All-lands approach ups ante in Black Hills National Forest pine beetle battle

At 30,000 acres, forest treatment levels continue to increase Hills-wide

By Jaci Conrad Pearson, Black Hills Pioneer

“Annually, 30,000 acres is what we’re treating,” said Craig Bobzien, supervisor of the Black Hills National Forest. “We’re trending up in acres thinned every year, steadily increasing based on our capabilities.”

With national legislators pushing for more and faster treatment for America’s drought- and pine beetle-compromised forests, local forest officials say they realized the value of a team approach years ago and use an “all-lands” approach to upping the ante on forest treatments.

“The forest service has really been interested for years in increasing the pace and scale of reforestation, ways to make the forest more resilient,” Bobzien said. “The Mountain Pine Beetle Response Program seeks to increase the areas available for treatment using an all-lands approach,”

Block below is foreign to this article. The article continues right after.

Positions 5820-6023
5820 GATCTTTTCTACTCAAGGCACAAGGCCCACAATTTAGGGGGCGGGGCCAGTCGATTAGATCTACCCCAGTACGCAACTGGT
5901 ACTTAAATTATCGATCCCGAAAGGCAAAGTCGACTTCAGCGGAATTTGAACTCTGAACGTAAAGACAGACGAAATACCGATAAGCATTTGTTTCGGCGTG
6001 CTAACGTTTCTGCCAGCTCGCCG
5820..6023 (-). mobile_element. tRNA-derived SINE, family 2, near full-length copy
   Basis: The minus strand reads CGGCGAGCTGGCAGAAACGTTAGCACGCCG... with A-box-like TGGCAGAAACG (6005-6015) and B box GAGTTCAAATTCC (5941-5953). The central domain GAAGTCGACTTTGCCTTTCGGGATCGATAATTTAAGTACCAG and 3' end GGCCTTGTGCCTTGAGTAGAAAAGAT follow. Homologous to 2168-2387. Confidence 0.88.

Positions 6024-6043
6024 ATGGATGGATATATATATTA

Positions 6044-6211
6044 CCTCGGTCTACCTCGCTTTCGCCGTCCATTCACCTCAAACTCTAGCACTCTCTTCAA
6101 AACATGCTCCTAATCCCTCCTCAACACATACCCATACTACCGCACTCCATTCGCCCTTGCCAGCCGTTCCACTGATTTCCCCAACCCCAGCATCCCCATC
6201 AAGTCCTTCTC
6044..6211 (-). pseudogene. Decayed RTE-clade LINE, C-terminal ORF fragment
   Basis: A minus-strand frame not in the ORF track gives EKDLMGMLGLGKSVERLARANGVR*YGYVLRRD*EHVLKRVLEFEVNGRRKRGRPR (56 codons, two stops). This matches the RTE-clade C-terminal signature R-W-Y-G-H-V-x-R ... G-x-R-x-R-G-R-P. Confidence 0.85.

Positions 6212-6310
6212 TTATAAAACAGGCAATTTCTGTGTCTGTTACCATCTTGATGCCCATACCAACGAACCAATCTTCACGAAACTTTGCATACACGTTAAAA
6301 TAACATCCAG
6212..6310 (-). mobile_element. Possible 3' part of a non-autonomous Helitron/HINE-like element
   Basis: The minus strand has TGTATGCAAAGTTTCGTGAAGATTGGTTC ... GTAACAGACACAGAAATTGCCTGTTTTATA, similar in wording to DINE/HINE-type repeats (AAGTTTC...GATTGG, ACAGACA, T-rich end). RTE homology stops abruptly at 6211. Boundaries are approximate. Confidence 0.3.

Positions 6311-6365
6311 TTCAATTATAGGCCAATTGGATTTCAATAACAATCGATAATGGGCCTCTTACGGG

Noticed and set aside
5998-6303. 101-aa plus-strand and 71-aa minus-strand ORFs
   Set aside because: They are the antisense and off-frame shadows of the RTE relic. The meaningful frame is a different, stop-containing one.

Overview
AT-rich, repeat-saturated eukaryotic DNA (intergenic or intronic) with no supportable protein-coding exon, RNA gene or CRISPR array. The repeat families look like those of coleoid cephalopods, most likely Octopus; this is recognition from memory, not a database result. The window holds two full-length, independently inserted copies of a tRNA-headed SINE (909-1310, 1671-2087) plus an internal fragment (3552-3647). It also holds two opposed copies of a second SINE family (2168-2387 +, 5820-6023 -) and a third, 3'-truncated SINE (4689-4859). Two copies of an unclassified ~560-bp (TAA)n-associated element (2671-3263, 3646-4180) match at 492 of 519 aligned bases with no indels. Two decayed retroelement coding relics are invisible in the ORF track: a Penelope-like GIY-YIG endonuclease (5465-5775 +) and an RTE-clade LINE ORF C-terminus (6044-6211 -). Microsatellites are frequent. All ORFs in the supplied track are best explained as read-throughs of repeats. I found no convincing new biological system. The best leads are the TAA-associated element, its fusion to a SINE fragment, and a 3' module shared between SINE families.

As part of the all-lands approach, the Forest Service, South Dakota and Wyoming, timber industry, counties and private land owners in the Black Hills are working together to keep local forests as healthy as possible.

“In the Black Hills forest alone, we’ve treated close to 30,000 acres this year, thinning in advance of the pine beetles,” Bobzien said. “We’ve been moving from 18,000 to 20,000, then it was 22,000 to 24,000 annually, continuing to increase ahead of the pine beetle, making the forest more resistant to the pine beetle, as well as reducing hazardous fuel. It’s important for the forest and forest communities. We’re saying, ‘Where’s the very best place we can be right now, working at the right place, at the right time?”

Bobzien said that increased treatments have been successful and part of the mix, due to funding and assistance received from the states of South Dakota and Wyoming.

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